This is just one of Safeguard’s many departures from previous versions of a Personal Voltage Detector . The directional ability and intelligence of the unit greatly surpasses older/bulkier “dumb” devices that simply squawk at the presence of an electrical field. In all honesty, it may not be appropriate to consider Safeguard’s Compass to be just a Personal Voltage Detector. It is much more advanced with its additional built-in sensing technologies. It is always listening and watching for electrical currents and is ready to issue alerts and then point to the direction of the danger. The combination of these two sensing capabilities literally puts the Compass on an entirely new level.
It Detects both Voltage AND Current
Centuries ago, a few people theorized that current flowing through an electrical conductor created a circular magnetic field around that same conductor. In 1820, a physicist by the name of Hans Christian Oersted, was participating in an electrical seminar. As a switch was closed as part of the demonstration, he noticed the needle of a directional compass (placed next to the wire) deflected as the current was turned on. The magnetic field created by a current flow was observed, evidenced by the directional compass. By use of this same magnetic field and current flow relationship, Safeguard Compass created its new type of electric safety vision.
With highly advanced magnetic field sensors, the unit not only listens to the electric field environment, it also listens and watches for magnetic fields that are produced by current. This is an important breakthrough that forges a new direction within the realm of wearable electrical detection. Magnetic fields can not be shielded in the same way electrical fields can. Soil, concrete, some types of conduit, and even human tissues all block electrical fields.
On the other hand, magnetic fields pass right through these barriers. This means that current flowing in electrical conductors underneath the soil and within conduits or duct banks can now easily be detected. In fact, current-generated magnetic fields can be detected from the outside of service panels and the secondary side of pad mounted transformers. When the Compass unit detects voltages, it lights up red and strobes to indicate direction. When it detects the magnetic fields caused by currents, it strobes blue with an increasing intensity as it gets closer to the magnetic field.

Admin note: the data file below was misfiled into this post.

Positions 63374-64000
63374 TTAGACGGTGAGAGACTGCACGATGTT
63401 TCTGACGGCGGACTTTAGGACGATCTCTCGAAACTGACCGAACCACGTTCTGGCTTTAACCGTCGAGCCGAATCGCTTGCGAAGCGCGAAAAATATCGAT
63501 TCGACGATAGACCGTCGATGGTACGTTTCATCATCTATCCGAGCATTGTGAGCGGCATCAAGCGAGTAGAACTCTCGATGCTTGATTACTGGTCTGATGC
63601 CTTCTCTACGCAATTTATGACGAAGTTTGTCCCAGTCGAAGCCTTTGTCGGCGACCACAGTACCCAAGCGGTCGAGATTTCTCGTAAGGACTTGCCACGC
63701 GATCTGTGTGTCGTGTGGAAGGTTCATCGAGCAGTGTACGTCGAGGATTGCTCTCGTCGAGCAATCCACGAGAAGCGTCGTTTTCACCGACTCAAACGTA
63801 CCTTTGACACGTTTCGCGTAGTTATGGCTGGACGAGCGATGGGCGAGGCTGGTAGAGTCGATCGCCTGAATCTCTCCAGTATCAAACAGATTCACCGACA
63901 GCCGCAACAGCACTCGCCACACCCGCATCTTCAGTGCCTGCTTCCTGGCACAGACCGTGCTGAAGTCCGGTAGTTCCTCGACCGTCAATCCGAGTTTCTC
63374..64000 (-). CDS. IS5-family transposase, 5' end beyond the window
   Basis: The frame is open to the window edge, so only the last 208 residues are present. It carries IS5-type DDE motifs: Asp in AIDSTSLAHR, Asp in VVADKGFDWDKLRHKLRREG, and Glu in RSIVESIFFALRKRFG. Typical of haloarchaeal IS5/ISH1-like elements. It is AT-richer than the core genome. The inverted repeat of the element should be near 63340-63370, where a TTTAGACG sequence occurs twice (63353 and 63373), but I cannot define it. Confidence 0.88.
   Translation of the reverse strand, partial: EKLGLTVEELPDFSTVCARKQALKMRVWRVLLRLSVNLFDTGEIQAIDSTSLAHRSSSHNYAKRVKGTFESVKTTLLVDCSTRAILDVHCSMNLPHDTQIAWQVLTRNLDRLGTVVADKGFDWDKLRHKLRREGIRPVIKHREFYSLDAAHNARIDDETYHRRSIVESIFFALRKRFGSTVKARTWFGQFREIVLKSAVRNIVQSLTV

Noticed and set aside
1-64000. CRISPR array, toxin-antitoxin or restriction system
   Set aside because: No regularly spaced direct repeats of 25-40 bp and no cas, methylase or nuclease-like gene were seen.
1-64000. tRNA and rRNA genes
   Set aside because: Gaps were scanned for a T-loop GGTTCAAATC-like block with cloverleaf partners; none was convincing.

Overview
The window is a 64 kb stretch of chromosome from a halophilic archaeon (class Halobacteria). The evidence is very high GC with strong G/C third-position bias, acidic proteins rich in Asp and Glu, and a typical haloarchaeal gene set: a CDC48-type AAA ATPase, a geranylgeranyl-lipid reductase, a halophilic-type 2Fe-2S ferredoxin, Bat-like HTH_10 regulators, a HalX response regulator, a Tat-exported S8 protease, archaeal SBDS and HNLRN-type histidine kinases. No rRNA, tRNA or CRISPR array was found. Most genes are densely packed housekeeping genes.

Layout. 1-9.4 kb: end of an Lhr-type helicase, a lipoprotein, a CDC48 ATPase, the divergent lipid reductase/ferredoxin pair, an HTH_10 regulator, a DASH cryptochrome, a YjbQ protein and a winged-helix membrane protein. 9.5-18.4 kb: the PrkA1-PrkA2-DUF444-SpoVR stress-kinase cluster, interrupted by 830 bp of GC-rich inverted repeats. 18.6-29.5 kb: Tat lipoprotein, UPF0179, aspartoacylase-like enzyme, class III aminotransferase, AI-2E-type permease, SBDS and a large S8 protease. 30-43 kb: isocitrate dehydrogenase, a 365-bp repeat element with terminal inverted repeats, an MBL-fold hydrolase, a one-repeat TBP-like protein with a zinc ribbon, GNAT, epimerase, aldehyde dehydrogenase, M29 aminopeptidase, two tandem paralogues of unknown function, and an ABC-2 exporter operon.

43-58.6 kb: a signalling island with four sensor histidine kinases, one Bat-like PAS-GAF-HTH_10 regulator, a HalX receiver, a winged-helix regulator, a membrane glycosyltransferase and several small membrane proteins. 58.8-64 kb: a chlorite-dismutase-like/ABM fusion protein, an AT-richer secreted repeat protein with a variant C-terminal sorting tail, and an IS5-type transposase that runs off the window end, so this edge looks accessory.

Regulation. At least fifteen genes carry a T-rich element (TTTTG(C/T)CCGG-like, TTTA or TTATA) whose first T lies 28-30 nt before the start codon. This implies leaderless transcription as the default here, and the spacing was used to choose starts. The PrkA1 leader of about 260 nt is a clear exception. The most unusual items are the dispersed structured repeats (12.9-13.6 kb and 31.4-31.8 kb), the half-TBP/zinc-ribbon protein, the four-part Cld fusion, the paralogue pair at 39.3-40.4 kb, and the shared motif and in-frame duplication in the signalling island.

How Magnetic Detection Helps
The magnetic field sensing capability gives the Safeguard Compass a way to detect buried conductors that carry current. Since magnetic fields are difficult to shield, the designed location of the Compass on the brim of a hard hat helps it to overcome a dangerous limitation of other Personal Voltage Detectors. Those other devices worn on a lanyard or the front of a body can create an illusion of safety. But when the workers’ body shields the electric field from the unit, they are not fully protected. A worker can easily limit the detection capabilities of these Personal Voltage Detector by simply turning around. On the other hand, Safeguard’s Compass maintains consistent electrical field awareness in a 360-degree radius around the user.
Experienced electrical workers, telecom professionals, construction workers, EMS first-responders, agricultural workers, and those within industrial settings are just a few of the occupations impacted by electrical contacts. Safeguard’s Compass provides a number of different settings, allowing users to calibrate their device to provide the appropriate level of detection for the intensity of the electrical hazards or situations they are exposed to. Plugging the device into the charger and charging cable, a simple one-button operation allows the wearer to change settings for both voltage and current sensitivities.
The immediate and widespread adoption of Safeguard’s Compass bears testament to its intelligent and innovative design. Workers across the globe are purchasing the Compass to obtain a “sixth sense” of electrical safety. With continued adherence to safety regulations, participation in effective training programs, and use of the Compass, we can now help stem the annual tide of electrical contact accidents. Employees working around high voltage need Compass.
Written by Brady Hansen
CUSP/Journeymen Lineman LU 77